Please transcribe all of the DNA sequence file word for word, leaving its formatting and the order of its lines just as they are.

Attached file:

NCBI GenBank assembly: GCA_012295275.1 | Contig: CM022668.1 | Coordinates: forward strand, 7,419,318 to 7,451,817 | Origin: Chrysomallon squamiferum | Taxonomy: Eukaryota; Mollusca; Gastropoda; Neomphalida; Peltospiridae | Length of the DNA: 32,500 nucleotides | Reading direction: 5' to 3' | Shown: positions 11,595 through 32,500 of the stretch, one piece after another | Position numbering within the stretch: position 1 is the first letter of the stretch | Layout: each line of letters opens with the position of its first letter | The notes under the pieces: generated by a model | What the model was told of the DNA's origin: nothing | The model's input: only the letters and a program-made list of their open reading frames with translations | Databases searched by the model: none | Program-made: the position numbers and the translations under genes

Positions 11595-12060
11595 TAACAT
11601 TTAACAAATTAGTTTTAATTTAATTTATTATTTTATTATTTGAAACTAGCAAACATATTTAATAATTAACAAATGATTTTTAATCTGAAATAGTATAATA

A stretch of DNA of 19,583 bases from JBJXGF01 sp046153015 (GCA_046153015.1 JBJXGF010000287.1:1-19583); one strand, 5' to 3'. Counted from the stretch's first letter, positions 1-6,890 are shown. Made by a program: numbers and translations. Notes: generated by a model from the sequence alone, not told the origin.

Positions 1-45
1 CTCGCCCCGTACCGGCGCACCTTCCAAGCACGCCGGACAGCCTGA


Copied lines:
NCBI GenBank assembly: GCA_012295275.1 | Contig: CM022668.1 | Coordinates: forward strand, 7,419,318 to 7,451,817 | Origin: Chrysomallon squamiferum | Taxonomy: Eukaryota; Mollusca; Gastropoda; Neomphalida; Peltospiridae | Length of the DNA: 32,500 nucleotides | Reading direction: 5' to 3' | Shown: positions 11,595 through 32,500 of the stretch, one piece after another | Position numbering within the stretch: position 1 is the first letter of the stretch | Layout: each line of letters opens with the position of its first letter | The notes under the pieces: generated by a model | What the model was told of the DNA's origin: nothing | The model's input: only the letters and a program-made list of their open reading frames with translations | Databases searched by the model: none | Program-made: the position numbers and the translations under genes

Positions 11595-12060
11595 TAACAT
11601 TTAACAAATTAGTTTTAATTTAATTTATTATTTTATTATTTGAAACTAGCAAACATATTTAATAATTAACAAATGATTTTTAATCTGAAATAGTATAATA

A stretch of DNA of 19,583 bases from JBJXGF01 sp046153015 (GCA_046153015.1 JBJXGF010000287.1:1-19583); one strand, 5' to 3'. Counted from the stretch's first letter, positions 1-6,890 are shown. Made by a program: numbers and translations. Notes: generated by a model from the sequence alone, not told the origin.

Positions 1-45
1 CTCGCCCCGTACCGGCGCACCTTCCAAGCACGCCGGACAGCCTGA